Rose is my rock of support and even though I was in tears and definite about my decision she calmed me down and didn’t try to persuade me out of it. She listened to me and understood. As a teenage specialist, there is nothing about teenagers that Rose hasn’t seen or witnessed and we discussed the cause and fears behind her behaviour. By the end of the conversation, I said I wanted more time to think things through and I’m glad I did. M didn’t immediately change, in fact, things got worse, but we found emotional resilience and after one last dramatic event where she even shocked herself, it was as if a switch went on in her head. She never behaved that way again and whilst she does occasionally have shadows of these intense emotions, usually around contact with family, she is much more emotionally equipped to handle it.
The most common cause for wanting to end a placement is the fear of allegations. It is hard to put the genie back in the bottle when a child makes a false allegation or threatens to do so. Other reasons are aggressive or dangerous behaviour towards foster carers, the family or themselves and repeated absconding. However, the breakdown of a placement is rare, even with children who come to you in difficult circumstances. It is personal to each family situations and if the dynamics don’t work then a decision to end the placement is made, which is never taken lightly.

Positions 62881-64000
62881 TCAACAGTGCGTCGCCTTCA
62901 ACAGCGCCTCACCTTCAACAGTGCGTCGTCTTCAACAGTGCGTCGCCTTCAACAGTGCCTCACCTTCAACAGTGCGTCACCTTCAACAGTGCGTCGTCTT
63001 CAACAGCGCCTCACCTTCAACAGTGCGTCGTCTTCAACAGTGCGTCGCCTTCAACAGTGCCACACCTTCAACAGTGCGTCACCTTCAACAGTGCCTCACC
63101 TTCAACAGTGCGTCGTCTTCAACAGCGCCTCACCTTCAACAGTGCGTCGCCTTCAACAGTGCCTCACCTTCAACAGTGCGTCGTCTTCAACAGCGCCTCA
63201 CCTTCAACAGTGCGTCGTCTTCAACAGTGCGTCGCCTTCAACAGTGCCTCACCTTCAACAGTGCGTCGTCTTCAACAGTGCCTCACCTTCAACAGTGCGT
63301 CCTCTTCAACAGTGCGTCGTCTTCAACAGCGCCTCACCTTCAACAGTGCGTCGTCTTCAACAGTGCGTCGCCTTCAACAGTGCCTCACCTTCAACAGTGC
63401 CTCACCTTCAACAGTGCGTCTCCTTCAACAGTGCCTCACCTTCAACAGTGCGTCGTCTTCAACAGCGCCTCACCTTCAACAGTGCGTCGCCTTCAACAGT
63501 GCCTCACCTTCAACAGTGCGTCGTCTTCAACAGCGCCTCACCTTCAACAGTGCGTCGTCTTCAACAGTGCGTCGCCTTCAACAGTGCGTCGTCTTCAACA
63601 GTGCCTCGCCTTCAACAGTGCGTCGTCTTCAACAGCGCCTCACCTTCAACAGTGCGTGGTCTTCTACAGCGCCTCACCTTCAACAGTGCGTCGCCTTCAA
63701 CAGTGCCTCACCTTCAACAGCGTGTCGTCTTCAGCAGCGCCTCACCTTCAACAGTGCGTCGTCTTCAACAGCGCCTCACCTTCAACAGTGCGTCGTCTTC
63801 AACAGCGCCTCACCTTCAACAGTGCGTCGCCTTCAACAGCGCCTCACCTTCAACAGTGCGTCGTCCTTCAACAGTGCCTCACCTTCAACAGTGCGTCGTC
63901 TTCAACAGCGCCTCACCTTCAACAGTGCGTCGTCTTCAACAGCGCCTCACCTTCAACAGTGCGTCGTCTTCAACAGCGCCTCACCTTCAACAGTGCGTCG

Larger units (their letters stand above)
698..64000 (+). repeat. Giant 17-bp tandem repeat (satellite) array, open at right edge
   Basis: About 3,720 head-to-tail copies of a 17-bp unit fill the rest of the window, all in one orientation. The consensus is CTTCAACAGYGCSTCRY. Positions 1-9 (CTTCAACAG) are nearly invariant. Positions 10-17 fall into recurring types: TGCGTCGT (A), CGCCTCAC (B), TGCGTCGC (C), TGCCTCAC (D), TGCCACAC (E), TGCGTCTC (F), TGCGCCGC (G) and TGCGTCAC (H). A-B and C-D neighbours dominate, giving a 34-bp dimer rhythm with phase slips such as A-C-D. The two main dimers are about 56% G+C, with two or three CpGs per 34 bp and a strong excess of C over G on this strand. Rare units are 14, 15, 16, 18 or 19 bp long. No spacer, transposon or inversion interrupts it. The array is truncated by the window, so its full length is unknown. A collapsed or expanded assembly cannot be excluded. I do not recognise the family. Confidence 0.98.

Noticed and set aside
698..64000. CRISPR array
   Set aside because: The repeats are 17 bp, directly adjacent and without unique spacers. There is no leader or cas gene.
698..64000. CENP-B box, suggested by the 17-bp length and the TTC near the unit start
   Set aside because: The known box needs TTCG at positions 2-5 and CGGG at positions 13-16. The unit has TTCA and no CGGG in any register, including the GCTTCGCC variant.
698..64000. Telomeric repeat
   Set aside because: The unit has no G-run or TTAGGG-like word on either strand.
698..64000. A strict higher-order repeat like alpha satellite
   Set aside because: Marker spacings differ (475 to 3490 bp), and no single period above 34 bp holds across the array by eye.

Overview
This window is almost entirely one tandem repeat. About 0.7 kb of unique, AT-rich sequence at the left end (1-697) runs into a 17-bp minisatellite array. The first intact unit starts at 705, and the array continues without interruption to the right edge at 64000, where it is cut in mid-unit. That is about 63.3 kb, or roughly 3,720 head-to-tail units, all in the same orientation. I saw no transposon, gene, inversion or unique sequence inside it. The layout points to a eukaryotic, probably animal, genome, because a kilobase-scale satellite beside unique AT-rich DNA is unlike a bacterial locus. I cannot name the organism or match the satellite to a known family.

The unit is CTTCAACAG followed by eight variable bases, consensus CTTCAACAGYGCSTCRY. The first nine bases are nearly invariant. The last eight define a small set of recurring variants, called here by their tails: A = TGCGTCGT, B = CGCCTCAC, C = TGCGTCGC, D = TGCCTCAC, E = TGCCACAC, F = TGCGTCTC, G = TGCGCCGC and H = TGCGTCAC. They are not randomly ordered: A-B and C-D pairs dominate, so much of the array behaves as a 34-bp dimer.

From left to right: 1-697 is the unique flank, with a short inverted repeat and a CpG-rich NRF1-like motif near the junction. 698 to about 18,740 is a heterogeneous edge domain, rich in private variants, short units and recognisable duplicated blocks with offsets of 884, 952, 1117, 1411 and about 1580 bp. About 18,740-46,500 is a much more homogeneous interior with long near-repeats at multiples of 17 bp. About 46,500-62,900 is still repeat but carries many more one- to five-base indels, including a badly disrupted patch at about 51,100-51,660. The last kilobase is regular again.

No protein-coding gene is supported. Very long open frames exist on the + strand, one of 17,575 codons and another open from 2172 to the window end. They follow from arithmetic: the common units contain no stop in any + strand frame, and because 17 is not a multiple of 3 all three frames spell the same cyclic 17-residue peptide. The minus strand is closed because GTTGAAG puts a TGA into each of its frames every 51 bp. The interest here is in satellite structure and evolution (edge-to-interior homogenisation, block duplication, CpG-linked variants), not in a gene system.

However, sometimes it’s in the best interests of the child to end the placement. It could be the need to be separated from a sibling, to be the only child in a household or have carers that have specific experience. Before this happens all efforts will be made by yours and the child’s social workers to make the placement work, but if all avenues have been explored, then the placement is officially ended.
The important thing is not to seek or assign blame. A disruption meeting will usually be called once the child has moved and this is not to take anyone to task but to learn valuable lessons and to see what else can be done to help the child for the future. You will be asked to attend along with all the social workers involved, a senior social worker or manager, an independent chair and the child may attend, if appropriate. Other people who may be invited could include the child’s current carers, a school representative, other health care professionals and the child’s parents.
Whenever a child moves on, there is always a period of reflection. When my high risk young person left, I took a deep breath and spent some much needed ‘me time’ recharging my batteries. Hubby and I took a short break and the day we got back, the ‘phone rang… did we have a place for two little girls? We had faith in ourselves as foster carers, had changed children’s lives for the better and we got the room ready for potential new placement.